What is a "short Approach"?

bob44zw

Junior Member
Apr 5, 2011
108
1
18
Specifically, when a Cherokee asks for a short approach, and a tower says "short approach approved" what can that Cherokee now do that it could not have done without that specific clearance?

Background for this question: when Cherokees ask and get approval, they run downwind only one mile past the abeam point instead of the usual two miles.

More background: I have asked elsewhere - Cub drivers and AOPA - you are my last stop. Consensus among Cub pilots is that a "short approach" is one where the base leg is abeam the threshold or even closer to the departure end, and is usually coupled with a long landing.

I have personally assumed it meant anything where the final approach was shorter than the AIM- suggested 1/4 mile. From pattern altitude abeam, even a Cub cannot do that at normal speeds without a giant slip.

What say the guys who issue the clearance.
 

FL_CTI

Trusted Member
Oct 8, 2009
467
3
18
Colorado
Depends on how the pilot defines "short approach". Most of the time, when I issue the clearance, I assume they are going to turn their base abeam the numbers or very soon thereafter, but I have seen pilots fly 1/2 a mile out and call that a short approach. The AIM is simply there for guidance and is not regulatory so technically, a pilot can keep their approach as short as they want unless ATC dictates otherwise.
 

Stinger

Epic Member
May 24, 2009
1,561
21
38
If I tell a pilot to make a short approach, I expect something shorter than what they've been making on their previous laps. Usually base no further out than a half-mile. If it's turboprops of the Pilatus and King Air variety, I expect a base no further out than one mile. Lots of pilots are well inside of that though.
If a pilot asks me for a short approach, I'm expecting the CFI to do a power-off 180 with their student, so they're aiming for the numbers. Basically I won't have time to get a departure out.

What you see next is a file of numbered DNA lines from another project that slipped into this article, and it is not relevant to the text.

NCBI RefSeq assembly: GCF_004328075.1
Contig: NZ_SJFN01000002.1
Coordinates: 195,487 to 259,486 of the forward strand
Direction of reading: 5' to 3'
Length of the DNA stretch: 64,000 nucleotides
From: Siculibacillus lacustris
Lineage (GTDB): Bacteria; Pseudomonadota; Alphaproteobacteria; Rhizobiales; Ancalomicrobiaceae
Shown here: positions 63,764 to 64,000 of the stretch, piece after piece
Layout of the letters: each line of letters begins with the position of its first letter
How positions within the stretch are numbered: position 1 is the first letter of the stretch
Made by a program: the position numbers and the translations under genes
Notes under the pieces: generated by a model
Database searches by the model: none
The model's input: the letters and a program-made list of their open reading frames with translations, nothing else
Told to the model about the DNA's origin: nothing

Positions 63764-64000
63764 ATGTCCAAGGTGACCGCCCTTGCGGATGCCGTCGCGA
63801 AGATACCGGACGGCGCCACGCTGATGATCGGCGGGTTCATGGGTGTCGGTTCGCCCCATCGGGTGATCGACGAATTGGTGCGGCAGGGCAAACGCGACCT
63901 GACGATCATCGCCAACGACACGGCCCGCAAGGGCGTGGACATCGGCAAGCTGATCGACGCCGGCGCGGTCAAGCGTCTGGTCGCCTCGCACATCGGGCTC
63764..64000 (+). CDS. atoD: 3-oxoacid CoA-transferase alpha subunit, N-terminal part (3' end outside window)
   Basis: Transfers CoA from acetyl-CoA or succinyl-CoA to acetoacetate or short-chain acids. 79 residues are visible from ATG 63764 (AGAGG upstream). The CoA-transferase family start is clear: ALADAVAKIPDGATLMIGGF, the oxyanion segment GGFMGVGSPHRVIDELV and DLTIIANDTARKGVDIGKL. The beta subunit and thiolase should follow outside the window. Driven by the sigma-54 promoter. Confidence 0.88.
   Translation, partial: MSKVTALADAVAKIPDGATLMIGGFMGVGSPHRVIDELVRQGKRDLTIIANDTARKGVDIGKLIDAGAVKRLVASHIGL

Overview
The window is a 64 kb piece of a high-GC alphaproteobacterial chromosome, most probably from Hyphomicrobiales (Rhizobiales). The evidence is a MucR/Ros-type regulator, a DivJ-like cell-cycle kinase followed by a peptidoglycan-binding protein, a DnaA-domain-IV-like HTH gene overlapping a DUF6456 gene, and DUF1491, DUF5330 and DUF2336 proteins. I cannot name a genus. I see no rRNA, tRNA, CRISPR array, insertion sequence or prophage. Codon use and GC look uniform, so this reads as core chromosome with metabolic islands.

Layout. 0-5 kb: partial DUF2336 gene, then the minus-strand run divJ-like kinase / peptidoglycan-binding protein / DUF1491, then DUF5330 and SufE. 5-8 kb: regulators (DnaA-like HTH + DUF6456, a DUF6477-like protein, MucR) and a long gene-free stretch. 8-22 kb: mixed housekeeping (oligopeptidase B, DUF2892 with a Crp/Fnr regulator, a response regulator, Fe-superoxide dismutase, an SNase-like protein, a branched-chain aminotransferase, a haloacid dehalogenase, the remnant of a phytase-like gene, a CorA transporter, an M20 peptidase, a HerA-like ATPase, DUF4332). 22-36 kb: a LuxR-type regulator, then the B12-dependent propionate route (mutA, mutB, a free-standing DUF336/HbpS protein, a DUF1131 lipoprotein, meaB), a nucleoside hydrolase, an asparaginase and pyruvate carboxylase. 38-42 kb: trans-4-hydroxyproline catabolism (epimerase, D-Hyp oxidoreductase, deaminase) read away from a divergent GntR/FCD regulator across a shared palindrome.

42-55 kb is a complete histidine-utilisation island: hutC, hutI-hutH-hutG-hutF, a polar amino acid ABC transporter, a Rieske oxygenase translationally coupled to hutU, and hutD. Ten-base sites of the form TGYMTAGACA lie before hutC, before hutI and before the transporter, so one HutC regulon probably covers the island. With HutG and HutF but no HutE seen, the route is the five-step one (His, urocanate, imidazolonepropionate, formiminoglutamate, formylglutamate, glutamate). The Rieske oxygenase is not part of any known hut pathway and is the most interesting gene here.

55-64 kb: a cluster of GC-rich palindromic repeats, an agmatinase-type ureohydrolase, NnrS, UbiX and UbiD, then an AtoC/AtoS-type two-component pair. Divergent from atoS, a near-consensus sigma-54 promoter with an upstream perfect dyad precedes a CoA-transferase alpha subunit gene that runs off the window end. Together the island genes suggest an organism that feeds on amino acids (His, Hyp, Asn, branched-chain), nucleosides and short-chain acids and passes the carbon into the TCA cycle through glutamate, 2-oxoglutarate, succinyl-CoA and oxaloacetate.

I'm more curious why a Cherokee pilot is going 2 miles out past the abeam point for a normal base.
 

bob44zw

Junior Member
Apr 5, 2011
108
1
18
They are training for the airlines. Stabilized approaches. I fit in well, because even in a Mooney I am half their speed, and half their pattern. In the Cubs and Stearman the tower expects power off approaches - at least from me.

I am just blown away when an instructor asks for a short approach, then proceeds to do a one mile downwind. It doesn't seem to affect operations any. Thanks for the input.
 

Amyth013

Newcomer
Jun 20, 2012
1
0
1
Former CFI here. When a student is in the pattern practicing a short approach there's a lot going on in the cockpit that differs from a regular pattern approach. Instead of reducing power to less than cruise setting when abeam the numbers (which is typical when practicing normal landings), you pull power to idle and perform a simulated glide to the touch down point, essentially doing a 180 from the downwind leg instead of squaring the downwind/base/final leg turns. That being said, the glide ratio of most single engine trainers is pretty good, so that even with less power, most students practicing a short approach still fly pretty close to the same distances as a regular approach so that they don't end up super high on final.
Many primary instructors I know don't even bother requesting a short approach because it doesn't make a huge difference, where controllers are concerned, in terms of time to touchdown, etc.
 

thirtythree

Senior Member
May 24, 2011
180
1
18
Specifically, when a Cherokee asks for a short approach, and a tower says "short approach approved" what can that Cherokee now do that it could not have done without that specific clearance?

Background for this question: when Cherokees ask and get approval, they run downwind only one mile past the abeam point instead of the usual two miles.

More background: I have asked elsewhere - Cub drivers and AOPA - you are my last stop. Consensus among Cub pilots is that a "short approach" is one where the base leg is abeam the threshold or even closer to the departure end, and is usually coupled with a long landing.

I have personally assumed it meant anything where the final approach was shorter than the AIM- suggested 1/4 mile. From pattern altitude abeam, even a Cub cannot do that at normal speeds without a giant slip.

What say the guys who issue the clearance.
I agree with the cub pilot. It means the plane can turn base at any point they want, including prior to passing the approach end of the runway on downwind.
 

ChefBryardee

Rookie
Jul 5, 2018
34
0
6
Fort Worth
In my experience, "approved" anything in the pattern is basically the same as flying a closed pattern. The citation jets I've seen hit the peak of their base anywhere from 1 to even 3 miles out. They all usually fly however they want as long as they're allowed.
 

slater

Epic Member
Oct 16, 2009
1,293
17
38
Outside your window
I usually toss in "long landing approved" with a short approach. Helps them cut sooner and able to olan a faster exit from rhe runway. Especially if you say "plan to exit Bravo 4" followed by "in front of a b737 on a 4 mile final."

Be prepared for the pilot to completely botch the short aproach. Have a back up plan.